Who pays the penalty?

Who pays the penalty?

Mar 02, 2017 admin Australian economy, Global economy, news, Property 4 Comment

Much has been said about the Fair Work Commission’s recommendations into cutting penalty rates on Sunday. The recommendations were not made lightly, with the final decision coming in the form of a 500 page review. Both major parties said they’d back the “independent umpire’s” decision… but this is fracturing that said truce. Aside from politicians needing courage, my comments are along economic lines.

FWC Penalty rates The Australian

This table sourced from The Australian summarises the difference in proposed vs current rates. What must be remembered is that workers on Enterprise Bargaining Arrangements (EBAs) will not be affected. EBAs cover most large scale work places that open on (for instance) on Sundays.

What we should all be focusing on, is how small business is already at a disadvantage.

Let’s consider the kebab shop in a large shopping mall;

  • Firstly, their lease terms usually require them to be open when the centre is open… which includes Sundays.
  • Their lease terms/rates are often more expensive than large format anchor tenants like Woolworths/Coles etc.
  • They have all the same overheads like electricity and gas, and don’t necessarily source their inputs at the scaled and cheaper levels of a KFC or McDonalds.
  • Yet, they are expected to pay more for their staff at say $34 p/h vs McDonalds at $26 p/h?

Why the $7-8 disadvantage? What is so special about Sundays with almost 1/4 of the nation not observing any religious beliefs?

Point taken that some workers may lose up to $6,000 per year. But if that kebab shop closed on Sundays under the strain of high wage costs, then they’d lose that ability to earn an income on that day anyway. Further, if the owners shut the shop altogether - then there'd be no jobs at all.

I think this economic argument needs to be considered in the context that lowering the costs of employment (marginally) will provide greater opportunity for more job seekers. Tax revenues would benefit with greater employment, and welfare expenditure would lessen as less rely on benefits. So the real question is what is the point in having a Fair Work Commission if no one respects its decision? Australians could certainly save $85m p.a, especially if decisions are considered redundant.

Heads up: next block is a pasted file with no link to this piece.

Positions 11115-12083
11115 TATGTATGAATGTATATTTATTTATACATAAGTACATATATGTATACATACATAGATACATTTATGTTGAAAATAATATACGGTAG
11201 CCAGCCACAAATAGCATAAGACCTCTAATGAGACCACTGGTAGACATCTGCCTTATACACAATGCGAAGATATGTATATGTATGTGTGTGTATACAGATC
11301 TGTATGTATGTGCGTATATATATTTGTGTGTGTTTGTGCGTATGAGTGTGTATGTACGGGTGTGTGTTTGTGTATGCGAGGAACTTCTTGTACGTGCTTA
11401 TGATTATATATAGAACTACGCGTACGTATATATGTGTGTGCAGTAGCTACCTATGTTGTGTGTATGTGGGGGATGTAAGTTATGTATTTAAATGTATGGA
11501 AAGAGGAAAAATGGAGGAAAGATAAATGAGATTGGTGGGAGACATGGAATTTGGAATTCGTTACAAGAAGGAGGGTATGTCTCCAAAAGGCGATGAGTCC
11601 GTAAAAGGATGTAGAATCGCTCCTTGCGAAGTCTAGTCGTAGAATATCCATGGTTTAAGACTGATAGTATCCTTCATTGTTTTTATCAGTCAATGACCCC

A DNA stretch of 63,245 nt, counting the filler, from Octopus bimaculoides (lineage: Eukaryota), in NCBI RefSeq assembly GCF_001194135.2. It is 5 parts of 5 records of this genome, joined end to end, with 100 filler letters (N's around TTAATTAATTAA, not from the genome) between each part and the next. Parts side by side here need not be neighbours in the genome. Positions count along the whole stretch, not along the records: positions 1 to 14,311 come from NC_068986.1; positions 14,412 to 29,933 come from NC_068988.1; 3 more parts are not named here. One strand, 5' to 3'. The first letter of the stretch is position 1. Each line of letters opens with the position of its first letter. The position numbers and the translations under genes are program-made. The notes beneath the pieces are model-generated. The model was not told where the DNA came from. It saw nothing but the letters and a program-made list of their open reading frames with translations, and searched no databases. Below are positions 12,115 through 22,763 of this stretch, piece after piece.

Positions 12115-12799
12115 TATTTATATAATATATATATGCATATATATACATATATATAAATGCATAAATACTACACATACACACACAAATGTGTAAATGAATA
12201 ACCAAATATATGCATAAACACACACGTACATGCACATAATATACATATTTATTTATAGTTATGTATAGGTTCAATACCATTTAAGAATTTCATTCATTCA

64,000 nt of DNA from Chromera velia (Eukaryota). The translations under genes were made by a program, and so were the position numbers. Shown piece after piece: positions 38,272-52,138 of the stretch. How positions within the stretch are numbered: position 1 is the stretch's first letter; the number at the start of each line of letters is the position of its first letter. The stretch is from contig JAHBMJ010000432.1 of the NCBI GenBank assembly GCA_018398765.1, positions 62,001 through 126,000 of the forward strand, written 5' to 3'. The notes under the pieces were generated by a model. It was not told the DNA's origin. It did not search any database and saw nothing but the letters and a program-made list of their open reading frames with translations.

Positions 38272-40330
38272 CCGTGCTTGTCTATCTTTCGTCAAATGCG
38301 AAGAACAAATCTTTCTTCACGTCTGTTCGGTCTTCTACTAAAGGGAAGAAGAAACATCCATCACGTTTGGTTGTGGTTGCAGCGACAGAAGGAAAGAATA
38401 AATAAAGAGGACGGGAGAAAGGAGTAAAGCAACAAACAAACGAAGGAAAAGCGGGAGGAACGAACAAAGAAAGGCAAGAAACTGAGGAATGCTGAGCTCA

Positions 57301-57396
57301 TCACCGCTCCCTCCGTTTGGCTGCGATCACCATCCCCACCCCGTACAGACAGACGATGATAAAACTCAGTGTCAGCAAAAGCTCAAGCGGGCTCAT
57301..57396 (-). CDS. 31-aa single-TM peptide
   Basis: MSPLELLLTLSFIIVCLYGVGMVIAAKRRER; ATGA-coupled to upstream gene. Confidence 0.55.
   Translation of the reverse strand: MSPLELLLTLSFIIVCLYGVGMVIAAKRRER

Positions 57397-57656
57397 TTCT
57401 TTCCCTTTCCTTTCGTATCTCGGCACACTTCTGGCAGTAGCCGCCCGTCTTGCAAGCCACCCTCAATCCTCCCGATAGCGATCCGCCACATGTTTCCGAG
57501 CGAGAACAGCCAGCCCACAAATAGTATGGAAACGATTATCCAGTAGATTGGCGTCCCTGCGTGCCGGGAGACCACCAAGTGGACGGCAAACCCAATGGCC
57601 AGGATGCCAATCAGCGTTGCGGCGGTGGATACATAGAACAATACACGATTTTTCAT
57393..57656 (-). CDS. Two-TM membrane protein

Hawke and Keating had the courage to institute The Accord, and Australia is the better for it.

Comments

Tim

I’m not sure I entirely agree. If customers have less money over all, they will have less to spend within businesses. Hence, business will have less money and complain about high wages more. A cycle if you like.

1 year, 9 months ago

Ben

How about just redistributing the wage bill equally over the seven days rather than staying biased toward weekend and late penalty rates? Might work out to bring small business costs closer to some of those larger businesses with EAs paying less penalty rates currently. Fits with the idea of a 24/7 society at least. And keeps the same wage total circulating through the economy.

1 year, 9 months ago

Tim

Hi Ben, I noticed Paulie Hanson

1 year, 9 months ago

Tim

Hi Ben, I noticed Pauline Hanson said she knows a Chemist shop in Rochhampton that pays $70,000 a month in rent. This money, created by contracts, is obviously driving the rich, richer. And, the loss of full-time jobs is obviously driving the poor, poorer. It is basic trickle down economics but kept under the radar. What would wages compare to a bill of $70,000 a mount rent? Automation will replace jobs; a massive tiger recession is coming. Pauline Hanson on Insiders: http://www.abc.net.au/insiders/content/2016/s4630647.htm

1 year, 9 months ago

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